Avapad: 3 definitions
Avapad means something in Hinduism, Sanskrit. If you want to know the exact meaning, history, etymology or English translation of this term then check out the descriptions on this page. Add your comment or reference to a book if you want to contribute to this summary article.
Languages of India and abroad
Sanskrit dictionarySource: DDSA: The practical Sanskrit-English dictionary
Avapad (अवपद्).—4 A.
1) To go down, glide down; to descend, fall down as केश, गर्भ (keśa, garbha) &c.
2) To be deprived of (with abl.).
3) To fall, meet with an accident.
4) To overthrow, ruin. -Caus. To cause to glide or go down.Source: Cologne Digital Sanskrit Dictionaries: Cappeller Sanskrit-English Dictionary
Avapad (अवपद्).—fall down or out; lose, be deprived or fall short of ([ablative]).
Avapad is a Sanskrit compound consisting of the terms ava and pad (पद्).Source: Cologne Digital Sanskrit Dictionaries: Monier-Williams Sanskrit-English Dictionary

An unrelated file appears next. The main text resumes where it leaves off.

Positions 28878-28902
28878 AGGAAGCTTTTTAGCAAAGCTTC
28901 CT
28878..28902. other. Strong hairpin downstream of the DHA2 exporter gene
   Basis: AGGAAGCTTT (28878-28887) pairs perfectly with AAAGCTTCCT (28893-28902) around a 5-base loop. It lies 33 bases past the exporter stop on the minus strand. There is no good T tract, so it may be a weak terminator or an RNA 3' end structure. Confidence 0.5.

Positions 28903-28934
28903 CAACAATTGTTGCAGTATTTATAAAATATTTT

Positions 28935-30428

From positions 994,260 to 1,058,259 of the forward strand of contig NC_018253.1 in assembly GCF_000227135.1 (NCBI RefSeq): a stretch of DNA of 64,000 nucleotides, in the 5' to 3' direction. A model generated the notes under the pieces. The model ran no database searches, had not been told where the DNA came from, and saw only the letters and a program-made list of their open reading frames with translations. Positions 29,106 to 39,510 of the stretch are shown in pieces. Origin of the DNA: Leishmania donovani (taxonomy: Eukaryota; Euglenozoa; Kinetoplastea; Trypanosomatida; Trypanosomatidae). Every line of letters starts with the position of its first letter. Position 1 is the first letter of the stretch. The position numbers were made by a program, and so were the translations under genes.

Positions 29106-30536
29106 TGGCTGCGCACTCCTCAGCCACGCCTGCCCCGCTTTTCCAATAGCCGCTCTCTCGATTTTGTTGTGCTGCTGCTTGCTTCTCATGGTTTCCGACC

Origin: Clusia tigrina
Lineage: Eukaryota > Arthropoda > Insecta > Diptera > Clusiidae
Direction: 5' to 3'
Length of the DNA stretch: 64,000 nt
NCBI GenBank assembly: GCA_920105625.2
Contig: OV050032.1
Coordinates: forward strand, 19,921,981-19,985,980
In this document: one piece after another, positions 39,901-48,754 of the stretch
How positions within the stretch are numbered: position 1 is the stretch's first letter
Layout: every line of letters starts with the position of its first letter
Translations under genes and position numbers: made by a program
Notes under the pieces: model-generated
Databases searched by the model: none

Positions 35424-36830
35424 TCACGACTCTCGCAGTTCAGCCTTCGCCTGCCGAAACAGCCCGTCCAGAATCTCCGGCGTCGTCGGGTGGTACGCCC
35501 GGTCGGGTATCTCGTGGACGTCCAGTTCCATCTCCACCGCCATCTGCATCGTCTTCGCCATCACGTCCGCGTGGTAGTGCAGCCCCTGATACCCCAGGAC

Avapad (अवपद्):—[=ava-√pad] -padyate ([subjunctive] [Parasmaipada] -padāti, [Ṛg-veda ix, 73, 9]; Prec. [Ātmanepada] 3. sg. -padīṣṭa, [Ṛg-veda vii, 104, 17]; [Aorist] [subjunctive] [Ātmanepada] 3. sg. -pādi, [Ṛg-veda i, 105, 3]; [Vedic or Veda] [Infinitive mood] ([ablative]) -padas, [Ṛg-veda ii, 29, 6]) [Vedic or Veda] to fall down, glide down into ([accusative]), [Ṛg-veda] etc.;—(Imper. [Ātmanepada] 3. [plural] -padyantām; [subjunctive] [Parasmaipada] 2. sg. -patsi; [Potential] [Parasmaipada] 1. sg. -padyeyam)
—to drop from ([ablative]), be deprived of ([ablative]), [Atharva-veda; Aitareya-brāhmaṇa; Pbr.];
— ([subjunctive] [Ātmanepada] 1. sg. -padyai) to fall, meet with an accident, [Aitareya-brāhmaṇa];
— ([future] 3. [plural] -patsyanti) to throw down, [Kāṭhaka] :—[Causal] (Imper. 2. sg. -pādaya; [indeclinable participle] -pādya)
—to cause to glide or go down, [Atharva-veda; Suśruta]
Sanskrit, also spelled संस्कृतम् (saṃskṛtam), is an ancient language of India commonly seen as the grandmother of the Indo-European language family (even English!). Closely allied with Prakrit and Pali, Sanskrit is more exhaustive in both grammar and terms and has the most extensive collection of literature in the world, greatly surpassing its sister-languages Greek and Latin.
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